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John Carmack on Doom 3

Computer And Video Games has a preview of Doom 3, including an interview with John Carmack. It may require registration for full reading. Some excerpts:

When it was time to look at the Doom 3 stuff, I investigated five different directions for rendering post-Quake III. Some of them would have given much higher quality renderings of static environments. It's not an exaggeration that we can do photo-realistic renderings of static environments and move through them. But, when you then paste dynamic objects on to those static scenes, they're clearly in this separate plane. You've got your moving thingy and your environment. And I thought it was more important as a game technology, which is about interactive things, that we followed this other opportunity. Instead of pursuing ultimate detail on the environments, we could unify all the lighting and surfaces, which is the big thing for Doom 3. So that was the core decision to be made, and I look back at that and, more than any other game I've done, I think those initial decisions and the initial technology layout were exactly right.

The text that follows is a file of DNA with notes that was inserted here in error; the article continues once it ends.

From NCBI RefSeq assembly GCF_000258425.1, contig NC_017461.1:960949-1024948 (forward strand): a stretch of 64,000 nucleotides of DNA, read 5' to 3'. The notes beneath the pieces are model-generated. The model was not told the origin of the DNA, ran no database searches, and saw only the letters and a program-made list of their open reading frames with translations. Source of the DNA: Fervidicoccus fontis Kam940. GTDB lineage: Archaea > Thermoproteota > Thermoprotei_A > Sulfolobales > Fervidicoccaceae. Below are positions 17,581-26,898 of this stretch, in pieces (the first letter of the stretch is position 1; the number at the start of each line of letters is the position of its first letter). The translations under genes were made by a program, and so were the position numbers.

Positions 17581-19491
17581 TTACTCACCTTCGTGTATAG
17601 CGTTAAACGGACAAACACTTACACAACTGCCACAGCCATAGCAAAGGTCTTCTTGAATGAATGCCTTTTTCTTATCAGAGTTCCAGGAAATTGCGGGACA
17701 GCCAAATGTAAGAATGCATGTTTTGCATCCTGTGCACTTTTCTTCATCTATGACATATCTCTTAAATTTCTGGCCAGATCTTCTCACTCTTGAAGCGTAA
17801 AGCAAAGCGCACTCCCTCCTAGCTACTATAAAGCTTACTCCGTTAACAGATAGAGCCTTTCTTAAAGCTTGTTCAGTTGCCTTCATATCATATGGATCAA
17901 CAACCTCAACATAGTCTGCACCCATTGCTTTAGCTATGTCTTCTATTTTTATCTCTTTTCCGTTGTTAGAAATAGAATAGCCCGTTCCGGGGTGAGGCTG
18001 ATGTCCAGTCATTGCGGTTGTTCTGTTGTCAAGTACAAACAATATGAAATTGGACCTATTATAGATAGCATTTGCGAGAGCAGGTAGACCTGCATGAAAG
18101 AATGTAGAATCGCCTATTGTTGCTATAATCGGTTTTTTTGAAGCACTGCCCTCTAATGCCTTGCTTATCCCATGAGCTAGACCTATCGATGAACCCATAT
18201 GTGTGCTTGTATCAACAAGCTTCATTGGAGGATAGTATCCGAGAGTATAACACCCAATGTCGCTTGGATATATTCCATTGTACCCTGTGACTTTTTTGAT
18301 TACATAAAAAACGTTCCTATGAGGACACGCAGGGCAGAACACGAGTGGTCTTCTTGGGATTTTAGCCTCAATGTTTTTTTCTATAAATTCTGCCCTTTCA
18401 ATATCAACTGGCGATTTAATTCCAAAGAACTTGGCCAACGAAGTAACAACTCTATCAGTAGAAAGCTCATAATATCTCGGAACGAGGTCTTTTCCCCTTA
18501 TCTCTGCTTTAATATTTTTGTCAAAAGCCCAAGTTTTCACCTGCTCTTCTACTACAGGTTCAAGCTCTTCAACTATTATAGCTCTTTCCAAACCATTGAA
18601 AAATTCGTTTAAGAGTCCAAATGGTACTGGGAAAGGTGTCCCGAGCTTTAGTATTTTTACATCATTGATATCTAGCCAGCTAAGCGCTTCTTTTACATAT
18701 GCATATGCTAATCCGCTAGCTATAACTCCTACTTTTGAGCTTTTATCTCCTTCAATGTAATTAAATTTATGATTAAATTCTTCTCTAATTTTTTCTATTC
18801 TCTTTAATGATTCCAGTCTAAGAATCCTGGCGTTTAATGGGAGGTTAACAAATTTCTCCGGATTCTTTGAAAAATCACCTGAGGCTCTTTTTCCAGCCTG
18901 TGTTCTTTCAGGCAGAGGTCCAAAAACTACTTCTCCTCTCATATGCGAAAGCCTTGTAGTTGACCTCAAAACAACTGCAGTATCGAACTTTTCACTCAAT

There was an important paper that came out at SIGGRAPH a few years ago by someone at SGI [Silicon Graphics]. He presented one real-time renderer and he presented something that showed the decomposition of Renderman shaders into multi-pass stuff that required floating-point and pixel stuff. It was amusing because I remember people completely discounting that paper, which I think is going to be looked back at as one of the most seminal things in interactive graphics. People were saying the Renderman shader was ridiculous - it took 500 passes to do this simple shader. People just hit this number - 500 passes, and clicked it out of their brain as not relevant. But a pixel in Doom 3 may have 80 textures combined on to it.


And I think the push for people to innovate in gameplay - I'm not sure that I particularly agree with it. You don't go around constantly coming up with new basketball games.

In other words: real-time Pixar in 5 years.

(From, via Tobi. And thanks to Clemens for copying the interview so I could put excerpts in here.)